After the New York Times dubbed the so-called Westchester river towns “hipsturbia” in a 2013 profile of the area, the county at large caught millennial fever.
In The Real Deal‘s inaugural Westchester Market Report, we explore how the county is no longer a land of just white picket fences and single-family homes. Along with yoga studios and gluten-free bakeries, rental towers are popping up in more dense areas, targeting millennials. By the end of the third quarter of 2016, developers had obtained nearly double the number of multifamily building permits as in each of the previous four years. See our story on the rental boom on page 24.
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Many attribute the beginnings of the urbanization of Westchester to prolific developer Louis Cappelli, who has seen both significant successes and failures over his decades-long career in the county. We take a look at his many projects and his relationship with President-elect Donald Trump on page 34. For more on Trump’s dealings in the county, see page 16.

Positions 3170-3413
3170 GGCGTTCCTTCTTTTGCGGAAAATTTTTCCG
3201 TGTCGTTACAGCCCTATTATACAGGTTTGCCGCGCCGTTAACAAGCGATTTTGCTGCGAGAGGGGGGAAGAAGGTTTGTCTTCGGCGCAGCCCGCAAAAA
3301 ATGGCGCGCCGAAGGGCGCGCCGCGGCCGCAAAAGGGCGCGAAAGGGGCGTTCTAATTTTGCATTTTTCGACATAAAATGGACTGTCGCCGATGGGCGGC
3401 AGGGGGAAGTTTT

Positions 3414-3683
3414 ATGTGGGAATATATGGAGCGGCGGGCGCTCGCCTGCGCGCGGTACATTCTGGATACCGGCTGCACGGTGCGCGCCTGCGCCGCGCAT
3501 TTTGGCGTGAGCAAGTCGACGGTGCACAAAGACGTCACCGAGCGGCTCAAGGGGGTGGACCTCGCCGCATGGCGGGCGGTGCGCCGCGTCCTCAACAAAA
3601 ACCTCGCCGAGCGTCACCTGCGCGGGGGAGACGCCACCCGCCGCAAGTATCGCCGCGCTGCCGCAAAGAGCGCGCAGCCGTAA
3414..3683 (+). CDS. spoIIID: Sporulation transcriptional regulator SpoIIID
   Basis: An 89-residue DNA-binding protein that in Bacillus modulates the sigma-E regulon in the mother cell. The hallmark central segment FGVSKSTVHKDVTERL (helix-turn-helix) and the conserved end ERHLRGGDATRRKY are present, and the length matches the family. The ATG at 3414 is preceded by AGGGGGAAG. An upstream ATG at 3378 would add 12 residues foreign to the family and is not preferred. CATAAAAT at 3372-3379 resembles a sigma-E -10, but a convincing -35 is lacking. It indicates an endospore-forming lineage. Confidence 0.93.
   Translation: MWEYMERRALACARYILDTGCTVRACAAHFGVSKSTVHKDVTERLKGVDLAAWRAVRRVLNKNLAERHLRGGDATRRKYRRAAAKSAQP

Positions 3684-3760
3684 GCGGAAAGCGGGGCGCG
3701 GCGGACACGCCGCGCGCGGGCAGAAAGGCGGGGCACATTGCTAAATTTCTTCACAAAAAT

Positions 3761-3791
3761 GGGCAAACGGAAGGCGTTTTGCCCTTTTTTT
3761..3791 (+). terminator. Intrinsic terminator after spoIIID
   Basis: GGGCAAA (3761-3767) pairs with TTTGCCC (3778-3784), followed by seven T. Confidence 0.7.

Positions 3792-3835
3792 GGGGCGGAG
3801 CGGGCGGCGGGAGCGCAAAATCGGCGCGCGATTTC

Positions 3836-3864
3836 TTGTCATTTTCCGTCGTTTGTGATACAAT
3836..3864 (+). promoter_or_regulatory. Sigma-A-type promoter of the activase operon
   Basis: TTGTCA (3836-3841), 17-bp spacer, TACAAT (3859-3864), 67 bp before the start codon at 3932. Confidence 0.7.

With the increased density driven by developers like Cappelli comes more commercial development. On page 50 we look at the proliferation of hotels in the southern part of Westchester, and on pages 18 and 48, respectively, we examine how the changing population is driving a newfound focus on dining, as well as innovations in retail. The talented workforce the county now draws is also a boon for the office market, as evidenced in a biotech boom hitting parts of Westchester — see page 20. Chinese investment in the area is also making waves — see page 12.
But the more things change … the more bids are put in for each Westchester home that hits the market. Read about the increasingly heated bidding wars in the River towns on page 32, and the fight for market share between “upstart” residential brokerages and their stalwart brethren on page 38.
We also looked at the market in neighboring Fairfield County, where price cuts at the top of the market are the name of the game amid a lagging luxury sector — see our story and ranking of Greenwich’s steepest listings chops on page 10. The pain isn’t only for the “little people,” though — see page 54 for the boldface business tycoons who have had to reduce sale prices to move their mansions.
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